Wednesday, October 15, 2014
What makes a good Warm-Up Man?
(Seriously, FRIENDS tapings took so long they literally had two audiences. The first came in at about 4 and the second around 9. No one wanted to stay for the eight or nine hours it took to film a single episode.)
You need to keep the audience focused on the show and in a heightened state of excitement. They have to be in such a good mood they’ll laugh twice or even three times at the same jokes depending on how many re-takes of a scene there are.
And God forbid the air conditioner goes off. I've had that happen. I've also had a power blackout. Fun fun fun.
A good warm-up man can have a major impact on a sitcom taping. A good crowd energizes the cast and performances can really be lifted.
But a bad warm-up man can have the opposite effect.
Different warm-up men have different styles. Some are stand-ups, some are just high-energy cheerleaders, and a few are dynamo entertainers. I hate the dynamos. I mostly hate the high-energy dudes. Why? Because they upstage the show. A recent warm-up guy I saw had the crowd dancing wildly in the aisles and was giving away prizes. and when the bell rang signaling it was time to film a scene, the entire audience groaned. The show became an imposition to the party that was going on in the bleachers.
Earl Pomerantz so accurately says – the audience is not there to watch a television show. They’re there to watch the MAKING of a television show. (I passed on the CHEERS warm-up baton to Earl in season two.) The unique experience of watching a TV taping is to see all the behind-the-scenes shit – the cameras, the director, the confabs with the actors, the bustling going on on the stage. Writers huddle and suddenly new jokes are introduced. Based on instructions from the director, actors make acting adjustments. You’re privy to live bloopers. Actors go up on lines. How do they handle it? You’re on the inside. Create the “drama” behind-the-scenes. Have them watch a confab and be curious to see what the outcome is. Bring them into the loop. And remind them that they’re PART of the show because their laughter is recorded and becomes a permanent part of the soundtrack.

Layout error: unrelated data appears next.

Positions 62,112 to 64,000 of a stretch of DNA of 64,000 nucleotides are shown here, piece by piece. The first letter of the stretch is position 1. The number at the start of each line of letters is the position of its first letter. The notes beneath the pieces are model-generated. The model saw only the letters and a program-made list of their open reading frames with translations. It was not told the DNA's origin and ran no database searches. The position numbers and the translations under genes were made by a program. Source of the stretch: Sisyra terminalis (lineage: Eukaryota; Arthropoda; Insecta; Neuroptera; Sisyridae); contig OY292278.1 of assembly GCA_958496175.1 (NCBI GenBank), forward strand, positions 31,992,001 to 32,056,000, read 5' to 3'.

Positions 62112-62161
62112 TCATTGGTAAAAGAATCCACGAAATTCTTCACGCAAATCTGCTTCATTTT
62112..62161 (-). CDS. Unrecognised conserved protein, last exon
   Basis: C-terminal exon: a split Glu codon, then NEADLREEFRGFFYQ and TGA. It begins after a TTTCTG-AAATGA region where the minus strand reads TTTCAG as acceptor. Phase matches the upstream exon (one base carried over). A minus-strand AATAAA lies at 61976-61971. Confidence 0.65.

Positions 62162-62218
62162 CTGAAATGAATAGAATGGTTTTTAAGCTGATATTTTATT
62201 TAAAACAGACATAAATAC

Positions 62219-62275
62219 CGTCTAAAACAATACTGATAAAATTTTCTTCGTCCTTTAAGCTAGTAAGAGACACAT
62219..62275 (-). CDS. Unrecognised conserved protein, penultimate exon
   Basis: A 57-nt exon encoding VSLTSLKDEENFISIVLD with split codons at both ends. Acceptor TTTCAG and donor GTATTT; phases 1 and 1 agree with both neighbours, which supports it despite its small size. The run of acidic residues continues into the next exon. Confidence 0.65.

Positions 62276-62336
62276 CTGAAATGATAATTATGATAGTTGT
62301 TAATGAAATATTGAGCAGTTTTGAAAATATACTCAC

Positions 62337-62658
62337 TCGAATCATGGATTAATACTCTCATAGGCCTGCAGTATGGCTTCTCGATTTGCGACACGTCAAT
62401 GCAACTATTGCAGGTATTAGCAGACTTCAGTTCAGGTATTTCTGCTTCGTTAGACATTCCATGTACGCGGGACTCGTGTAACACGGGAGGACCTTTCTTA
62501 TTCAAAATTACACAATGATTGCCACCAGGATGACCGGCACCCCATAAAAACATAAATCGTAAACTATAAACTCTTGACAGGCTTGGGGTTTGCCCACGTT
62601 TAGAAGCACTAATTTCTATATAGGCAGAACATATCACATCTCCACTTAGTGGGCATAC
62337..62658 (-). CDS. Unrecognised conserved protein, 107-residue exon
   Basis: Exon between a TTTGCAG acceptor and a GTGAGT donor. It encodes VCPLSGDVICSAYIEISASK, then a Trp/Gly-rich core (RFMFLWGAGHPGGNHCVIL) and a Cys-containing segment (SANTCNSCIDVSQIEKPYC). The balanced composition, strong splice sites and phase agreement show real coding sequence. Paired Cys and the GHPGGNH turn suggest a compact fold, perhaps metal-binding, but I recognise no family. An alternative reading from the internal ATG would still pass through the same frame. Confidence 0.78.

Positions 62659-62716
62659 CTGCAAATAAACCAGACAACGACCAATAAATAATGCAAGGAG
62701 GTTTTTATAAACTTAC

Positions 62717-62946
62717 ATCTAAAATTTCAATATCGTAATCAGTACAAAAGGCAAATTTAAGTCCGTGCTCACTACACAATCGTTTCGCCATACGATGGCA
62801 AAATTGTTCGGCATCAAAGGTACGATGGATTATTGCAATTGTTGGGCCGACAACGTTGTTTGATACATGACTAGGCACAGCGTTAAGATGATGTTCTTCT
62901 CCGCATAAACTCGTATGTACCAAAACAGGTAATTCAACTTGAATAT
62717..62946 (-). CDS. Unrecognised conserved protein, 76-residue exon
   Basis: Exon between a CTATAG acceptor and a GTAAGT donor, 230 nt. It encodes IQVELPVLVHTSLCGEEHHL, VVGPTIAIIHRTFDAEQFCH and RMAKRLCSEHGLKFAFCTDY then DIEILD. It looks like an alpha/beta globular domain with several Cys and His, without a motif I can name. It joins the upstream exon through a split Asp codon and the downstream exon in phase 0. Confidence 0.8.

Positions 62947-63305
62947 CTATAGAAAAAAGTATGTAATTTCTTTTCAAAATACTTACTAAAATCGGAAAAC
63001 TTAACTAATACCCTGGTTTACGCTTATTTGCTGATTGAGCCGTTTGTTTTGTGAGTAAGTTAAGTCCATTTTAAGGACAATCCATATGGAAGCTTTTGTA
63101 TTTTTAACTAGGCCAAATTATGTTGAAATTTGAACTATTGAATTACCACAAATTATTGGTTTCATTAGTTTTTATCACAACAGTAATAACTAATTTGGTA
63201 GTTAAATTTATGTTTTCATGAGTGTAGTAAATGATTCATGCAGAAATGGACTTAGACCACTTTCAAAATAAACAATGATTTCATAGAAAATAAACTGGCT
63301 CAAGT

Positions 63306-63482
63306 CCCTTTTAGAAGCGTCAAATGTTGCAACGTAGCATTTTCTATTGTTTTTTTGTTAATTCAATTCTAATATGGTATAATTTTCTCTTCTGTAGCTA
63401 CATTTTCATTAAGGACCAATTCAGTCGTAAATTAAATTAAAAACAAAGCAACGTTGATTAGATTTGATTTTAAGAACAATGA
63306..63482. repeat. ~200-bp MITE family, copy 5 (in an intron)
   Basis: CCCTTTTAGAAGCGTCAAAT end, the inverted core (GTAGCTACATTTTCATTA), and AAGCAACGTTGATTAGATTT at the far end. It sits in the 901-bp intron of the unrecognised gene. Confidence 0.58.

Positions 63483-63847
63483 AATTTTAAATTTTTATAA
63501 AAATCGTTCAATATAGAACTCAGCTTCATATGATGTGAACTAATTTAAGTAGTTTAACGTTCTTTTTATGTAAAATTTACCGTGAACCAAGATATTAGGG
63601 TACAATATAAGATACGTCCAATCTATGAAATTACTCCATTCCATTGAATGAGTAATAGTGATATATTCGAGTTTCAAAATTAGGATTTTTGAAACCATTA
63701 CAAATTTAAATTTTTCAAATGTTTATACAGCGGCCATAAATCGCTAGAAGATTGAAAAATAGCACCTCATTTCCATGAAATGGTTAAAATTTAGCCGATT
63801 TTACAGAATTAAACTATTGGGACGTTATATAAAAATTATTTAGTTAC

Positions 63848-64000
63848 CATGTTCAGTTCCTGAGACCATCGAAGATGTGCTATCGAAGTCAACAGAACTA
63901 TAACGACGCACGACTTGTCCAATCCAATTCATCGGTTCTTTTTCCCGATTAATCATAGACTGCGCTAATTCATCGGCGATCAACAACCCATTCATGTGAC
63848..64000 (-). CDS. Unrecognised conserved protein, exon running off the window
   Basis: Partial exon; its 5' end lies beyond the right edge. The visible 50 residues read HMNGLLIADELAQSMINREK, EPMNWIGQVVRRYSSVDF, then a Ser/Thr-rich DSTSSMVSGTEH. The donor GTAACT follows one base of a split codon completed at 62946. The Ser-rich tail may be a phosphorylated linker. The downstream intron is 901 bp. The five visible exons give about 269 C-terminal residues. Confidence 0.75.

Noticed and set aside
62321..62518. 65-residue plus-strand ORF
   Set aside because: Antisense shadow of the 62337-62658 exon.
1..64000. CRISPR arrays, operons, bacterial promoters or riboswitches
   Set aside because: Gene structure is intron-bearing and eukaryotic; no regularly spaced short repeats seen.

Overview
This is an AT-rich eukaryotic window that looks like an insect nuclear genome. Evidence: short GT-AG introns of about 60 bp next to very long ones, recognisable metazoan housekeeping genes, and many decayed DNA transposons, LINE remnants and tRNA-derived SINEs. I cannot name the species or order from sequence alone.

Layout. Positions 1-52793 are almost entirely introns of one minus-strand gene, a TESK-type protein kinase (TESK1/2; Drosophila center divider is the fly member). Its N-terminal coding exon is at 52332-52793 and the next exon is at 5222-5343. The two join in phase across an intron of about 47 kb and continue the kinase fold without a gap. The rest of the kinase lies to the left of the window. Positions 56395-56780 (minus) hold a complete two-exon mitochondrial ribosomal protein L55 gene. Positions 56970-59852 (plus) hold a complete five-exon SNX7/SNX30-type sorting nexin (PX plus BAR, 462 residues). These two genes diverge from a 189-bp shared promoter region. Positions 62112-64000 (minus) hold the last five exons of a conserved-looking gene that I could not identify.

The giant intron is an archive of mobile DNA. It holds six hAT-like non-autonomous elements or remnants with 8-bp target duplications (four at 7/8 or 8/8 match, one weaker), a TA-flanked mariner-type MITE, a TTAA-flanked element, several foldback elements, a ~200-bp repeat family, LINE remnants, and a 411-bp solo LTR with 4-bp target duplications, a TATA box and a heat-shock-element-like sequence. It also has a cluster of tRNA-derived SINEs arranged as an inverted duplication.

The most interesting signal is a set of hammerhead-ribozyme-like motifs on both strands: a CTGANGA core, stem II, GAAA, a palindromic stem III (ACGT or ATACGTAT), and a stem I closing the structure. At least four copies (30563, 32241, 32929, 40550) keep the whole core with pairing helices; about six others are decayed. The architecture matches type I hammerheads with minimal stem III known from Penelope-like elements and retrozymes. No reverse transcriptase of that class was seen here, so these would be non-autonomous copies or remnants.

To me, a good warm-up man is a tour guide, explaining exactly what is happening down on the stage – who all those crew people are and what do they do? People can dance and win silly coffee mugs anywhere.
Before each scene Mr. Warm Up needs to recap where they are in the story. There may have been a ten-minute break since you saw the previous scene. He should know the cast’s resumes. He should know the history of the series. He should know the producer’s background, what shows he’s worked on in the past. Same with the writers, same with the director. Again, THE SHOW is the star; not the warm-up man because he can balance a table on his nose.
He should budget his time. If he's whipped up the audience into a mad frenzy at 7:00, what shape are they going to be in at 9:00 when you’re on the final scene? They’ll be gassed. Regulate the enthusiasm.
And finally, warm-up men have to be spontaneous. They can’t just rely on their forty-minutes of stand up material. They need to converse with the audience. Their patter should be humorous but more importantly, be engaging. They must put the audience at ease. Create a good mood. Convey the idea that the audience is getting a real treat. Very few people ever get the chance to see how a television show is made. It’s a rare privilege. And just like when you go to a baseball game you never know if you’re going to see a no-hitter; if you go to a TV taping you never know if you’re going to see the best show of the year, or the Pope makes a guest appearance. Bottom line: make the audience feel like they’re participating in a special experience (which they are).
So junk the hula hoop contest, leave the magic tricks at home, and turn around. There’s a television show going on behind your back. Tell the folks about THAT.